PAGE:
I've been thinking for a long time that our non-competing policy for newer languages (or language versions) is harmful. Just for context, we currently require all answers which require implementations that are newer than a challenge to be marked as non-competing. At the core there was a good intention behind this rule and that is to prevent people from adding a built-in to their language which solves the challenge in one byte, but I think that in 99% of cases the rule ends up hitting the wrong answers.
Some arguments for allowing all languages and versions on all challenges:
- Just empirically it seems that the vast majority of all non-competing answers on the site are either a) people wanting to give old challenges a spin with new languages, b) people encountering a bug in their language when solving a challenge and having to fix that bug before being able to solve the challenge, or c) people wanting to use well-specified, old languages which need to be (re-)implemented before they can be used. Neither of those lead to problematic answers but are disappointing or frustrating for the answerer.
- We regularly get people suggesting that sufficiently old challenges should be allowed to be reposted (the most recent example), with one of the main arguments that new languages have since been created which can't compete on the old challenge. But reposting challenges leads to all sorts of other problems, in particular what to do with old valid answers. It would be much easier if we didn't discourage people from answering old challenges.
- I believe the community has come a long way from competing for the overall shortest answer on a challenge. Most people who aren't using Jelly or 05AB1E or the like are usually competing within their own language (or maybe with languages of comparable verbosity). Adding a built-in to the language just for that challenge simply makes the language uninteresting for the problem at hand. Improving the language in a way that shortens the current problem but is also useful in general doesn't seem problematic to me (and the change will also be available to other users who might still be able to outgolf the answer). Either way, the non-competing label seems meaningless if we're not comparing the answer to solutions in other languages anyway.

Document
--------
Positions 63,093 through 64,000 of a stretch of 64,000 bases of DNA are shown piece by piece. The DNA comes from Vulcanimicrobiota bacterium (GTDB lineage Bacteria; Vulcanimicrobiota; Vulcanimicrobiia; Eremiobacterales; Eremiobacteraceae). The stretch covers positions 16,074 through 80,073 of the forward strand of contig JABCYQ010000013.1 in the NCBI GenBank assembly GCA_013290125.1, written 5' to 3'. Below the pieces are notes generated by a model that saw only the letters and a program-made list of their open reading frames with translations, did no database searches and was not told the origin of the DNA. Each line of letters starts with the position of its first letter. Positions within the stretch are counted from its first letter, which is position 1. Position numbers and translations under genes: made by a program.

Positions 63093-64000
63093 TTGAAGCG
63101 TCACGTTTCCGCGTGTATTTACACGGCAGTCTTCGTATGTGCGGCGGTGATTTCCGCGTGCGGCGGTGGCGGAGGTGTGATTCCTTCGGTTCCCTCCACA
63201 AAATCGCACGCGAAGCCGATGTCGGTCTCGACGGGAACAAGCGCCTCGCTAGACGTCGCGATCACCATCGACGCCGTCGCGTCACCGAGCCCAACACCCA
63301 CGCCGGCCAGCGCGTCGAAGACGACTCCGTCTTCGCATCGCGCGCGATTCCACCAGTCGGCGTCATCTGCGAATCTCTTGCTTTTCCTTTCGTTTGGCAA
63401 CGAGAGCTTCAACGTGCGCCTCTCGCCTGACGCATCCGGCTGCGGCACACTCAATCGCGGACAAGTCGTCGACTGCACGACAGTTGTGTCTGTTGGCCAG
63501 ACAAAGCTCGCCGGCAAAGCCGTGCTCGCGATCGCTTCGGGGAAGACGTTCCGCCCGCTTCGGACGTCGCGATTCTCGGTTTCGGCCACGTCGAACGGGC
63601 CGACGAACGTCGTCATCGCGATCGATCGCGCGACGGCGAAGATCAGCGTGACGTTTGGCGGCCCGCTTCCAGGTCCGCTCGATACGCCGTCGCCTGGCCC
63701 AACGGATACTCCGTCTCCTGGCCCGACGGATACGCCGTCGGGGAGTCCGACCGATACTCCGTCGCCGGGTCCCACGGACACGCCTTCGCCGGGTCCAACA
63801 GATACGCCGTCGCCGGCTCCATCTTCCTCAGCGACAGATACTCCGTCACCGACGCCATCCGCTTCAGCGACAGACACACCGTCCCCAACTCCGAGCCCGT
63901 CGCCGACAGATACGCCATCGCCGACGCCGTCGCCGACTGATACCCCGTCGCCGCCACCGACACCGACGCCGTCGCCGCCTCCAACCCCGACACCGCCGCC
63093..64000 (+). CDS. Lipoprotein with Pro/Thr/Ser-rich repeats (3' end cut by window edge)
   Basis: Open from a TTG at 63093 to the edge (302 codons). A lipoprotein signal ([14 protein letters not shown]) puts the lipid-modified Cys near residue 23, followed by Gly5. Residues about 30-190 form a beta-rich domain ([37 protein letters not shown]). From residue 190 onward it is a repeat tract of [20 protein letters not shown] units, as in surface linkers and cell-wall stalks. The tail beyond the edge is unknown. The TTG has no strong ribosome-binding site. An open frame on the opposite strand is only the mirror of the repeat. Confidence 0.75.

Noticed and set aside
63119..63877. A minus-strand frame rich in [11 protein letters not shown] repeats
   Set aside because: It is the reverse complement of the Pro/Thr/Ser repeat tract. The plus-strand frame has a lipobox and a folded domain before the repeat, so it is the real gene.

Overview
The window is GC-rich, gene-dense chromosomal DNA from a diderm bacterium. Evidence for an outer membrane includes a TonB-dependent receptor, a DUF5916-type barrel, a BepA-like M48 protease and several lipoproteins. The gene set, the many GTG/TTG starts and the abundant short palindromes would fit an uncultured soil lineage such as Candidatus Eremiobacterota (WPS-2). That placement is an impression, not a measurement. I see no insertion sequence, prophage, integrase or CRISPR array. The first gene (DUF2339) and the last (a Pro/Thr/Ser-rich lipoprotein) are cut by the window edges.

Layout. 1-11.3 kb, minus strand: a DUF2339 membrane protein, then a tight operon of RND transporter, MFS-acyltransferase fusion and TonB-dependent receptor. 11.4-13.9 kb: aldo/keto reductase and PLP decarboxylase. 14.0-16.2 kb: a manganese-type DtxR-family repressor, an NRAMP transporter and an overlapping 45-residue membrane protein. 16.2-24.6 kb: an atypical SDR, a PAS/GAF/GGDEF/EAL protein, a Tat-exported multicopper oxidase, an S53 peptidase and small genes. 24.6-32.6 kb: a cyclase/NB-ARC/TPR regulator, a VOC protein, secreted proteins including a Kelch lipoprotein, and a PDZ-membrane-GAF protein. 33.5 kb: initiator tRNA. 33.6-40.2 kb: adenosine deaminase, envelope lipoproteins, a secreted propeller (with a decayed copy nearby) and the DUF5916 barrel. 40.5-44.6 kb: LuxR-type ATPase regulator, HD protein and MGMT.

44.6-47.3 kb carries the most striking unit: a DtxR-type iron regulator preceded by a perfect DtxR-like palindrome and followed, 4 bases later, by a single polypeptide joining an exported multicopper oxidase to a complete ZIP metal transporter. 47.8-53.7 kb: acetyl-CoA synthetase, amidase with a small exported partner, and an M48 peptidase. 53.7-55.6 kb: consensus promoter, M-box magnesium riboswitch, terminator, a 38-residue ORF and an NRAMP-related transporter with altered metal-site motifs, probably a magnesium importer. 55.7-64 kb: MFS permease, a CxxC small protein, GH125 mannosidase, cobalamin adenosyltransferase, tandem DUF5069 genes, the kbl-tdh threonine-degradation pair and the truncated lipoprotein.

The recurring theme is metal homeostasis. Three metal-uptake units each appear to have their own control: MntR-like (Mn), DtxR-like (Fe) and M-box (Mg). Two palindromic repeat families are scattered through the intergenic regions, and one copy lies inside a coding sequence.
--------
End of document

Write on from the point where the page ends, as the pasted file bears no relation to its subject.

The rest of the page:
- Many of our most-answered challenges (those which started out as "catalogues", i.e. the challenges for certain standard programming problems) already override the non-competing policy explicitly without any detrimental effect (and thereby becoming more useful repositories of golfed solutions for these problems in all languages, regardless of the language's age).
- Adding a built-in to solve a challenge isn't very interesting and will likely be discouraged by downvotes more than anything else, especially if someone does it repeatedly.
- The non-competing rule doesn't even reliably solve the problem it's trying to solve. While the Hello, World! challenge already allows newer languages, this answer wouldn't have been non-competing anyway (I realise this is a counterexample to my previous point, but HNQ can sometimes do that). And there are other ways to get a 1 byte or 0 byte program working before a challenge is posted.
- While we're not doing this consistently yet, we have a well supported proposal to combine trivial answers into a single CW answer. That would further reduce the incentive to add built-ins to languages unless they're generally useful.
Yes, we'll probably get the occasional answer that adds a built-in after the fact and gets a lot of undeserved votes for it, but I really don't think that this rare case outweighs all the disadvantages this policy brings with it.